26.03.20. Update: The Coronavirus Act 2020 has now been passed, but the changes, including to the MHA, are not as yet in force. Schedule 8, which relates to the MHA, appears unchanged from the Bill.
The Coronavirus Bill was published today (19th March 2020). You can find the full text here.
The full Bill obviously covers a multitude of proposed measures, including for example emergency registration of nurses and social workers. The proposed amendments to the MHA for England and Wales are contained in Schedule 7. Changes to the Scottish legislation are contained in Schedule 8.
This is my understanding of the main proposed changes relating to the MHA 1983.
The main substance of these changes appears to relate to an anticipated shortage of doctors who can make recommendations. It does not appear to anticipate any shortage of AMHPs, who will still be required to undertake an assessment and make the application.
As has been signaled, there will be changes to the requirements regarding applications under s.2 and s.3 MHA.
The Bill states:
An application by an approved mental health professional under section 2 or 3... may be founded on a recommendation by a single registered medical practitioner (a “single recommendation”), if the professional considers that compliance with the requirement under that section for the recommendations of two practitioners is impractical or would involve undesirable delay.
So it would appear that, while s.2 and s.3 can still involve two medical recommendations, an AMHP can decide to dispense with one if it is not practical to obtain 2 doctors to make recommendations.
The Bill then goes on to say:
An emergency application under section 4 may not be founded on a single recommendation (but this does not limit section 4(3)).
I’m taking this to mean that in effect s.4 (which only requires one recommendation) is suspended for the duration of these amendments.
The Bill makes it clear that the single recommendation has to be made by a s.12 approved doctor, but that doctor does not need to have had previous acquaintance.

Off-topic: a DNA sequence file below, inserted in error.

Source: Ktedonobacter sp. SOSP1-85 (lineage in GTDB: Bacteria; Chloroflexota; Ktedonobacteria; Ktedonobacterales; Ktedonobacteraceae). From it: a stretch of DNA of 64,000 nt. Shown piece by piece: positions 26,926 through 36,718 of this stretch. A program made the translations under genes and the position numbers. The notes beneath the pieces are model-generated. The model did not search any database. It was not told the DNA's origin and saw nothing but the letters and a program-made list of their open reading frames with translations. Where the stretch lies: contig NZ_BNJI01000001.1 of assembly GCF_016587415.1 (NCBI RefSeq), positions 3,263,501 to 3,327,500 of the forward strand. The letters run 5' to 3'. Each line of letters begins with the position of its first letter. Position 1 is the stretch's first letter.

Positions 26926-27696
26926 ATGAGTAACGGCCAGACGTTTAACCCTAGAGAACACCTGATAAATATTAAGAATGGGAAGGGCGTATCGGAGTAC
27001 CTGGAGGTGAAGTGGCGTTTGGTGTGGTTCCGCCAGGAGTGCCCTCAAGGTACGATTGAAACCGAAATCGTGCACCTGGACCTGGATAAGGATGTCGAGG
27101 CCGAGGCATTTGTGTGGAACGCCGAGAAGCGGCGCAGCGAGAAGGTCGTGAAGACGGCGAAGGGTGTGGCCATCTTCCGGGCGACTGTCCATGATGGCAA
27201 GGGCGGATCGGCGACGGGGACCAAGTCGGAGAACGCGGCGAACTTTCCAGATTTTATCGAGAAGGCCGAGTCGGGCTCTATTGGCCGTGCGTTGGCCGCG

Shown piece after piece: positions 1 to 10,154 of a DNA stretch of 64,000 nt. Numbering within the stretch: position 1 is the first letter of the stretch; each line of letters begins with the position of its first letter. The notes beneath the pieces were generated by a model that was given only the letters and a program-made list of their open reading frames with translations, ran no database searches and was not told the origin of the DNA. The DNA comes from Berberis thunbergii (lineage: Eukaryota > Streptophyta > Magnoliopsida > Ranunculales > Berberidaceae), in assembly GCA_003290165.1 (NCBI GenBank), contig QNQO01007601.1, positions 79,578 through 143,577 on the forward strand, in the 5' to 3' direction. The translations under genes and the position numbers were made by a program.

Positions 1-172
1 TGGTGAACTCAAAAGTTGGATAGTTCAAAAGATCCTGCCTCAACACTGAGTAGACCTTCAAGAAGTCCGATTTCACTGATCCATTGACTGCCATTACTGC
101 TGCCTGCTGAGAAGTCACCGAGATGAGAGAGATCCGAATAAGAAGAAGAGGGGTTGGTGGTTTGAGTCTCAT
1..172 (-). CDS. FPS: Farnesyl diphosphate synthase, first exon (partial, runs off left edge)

S.5(2) is being amended so that instead of this hospital detention lasting 72 hours, it will now last for up to 120 hours, or 5 days. The time limit for s.5(4), the nurse’s holding order, is also extended, from 6 hours to 12 hours.
Along the same lines, Part III of the MHA, relating to criminal proceedings, will only require one medical recommendation. This relates to s.36, s.37, s.38, and s.45A.
Presumably anticipating delays in admissions to hospital, the time limits for conveyance of accused or convicted prisoners to hospital have been relaxed, the Bill stating:
The provisions listed in sub-paragraph (2) have effect as if references to conveying or admitting a person to hospital within a specified period were references to doing so within that period or as soon as practicable after the end of that period.
Finally, s.135 & s.136 are amended to extend the period of detention in a place of safety from 24 hours to 36 hours (not 72 hours, as had previously been the time limit until the recent amendments in 2018).
Any existing forms that conflict with these changes can be used with “appropriate amendments” (which can presumably be handwritten if necessary).
There is no indication of how long these changes might continue.
The Bill does, of course, still have to pass through, and be approved by, Parliament, and there may be further amendments.
However, it does seem likely that most, if not all, of these changes will go through.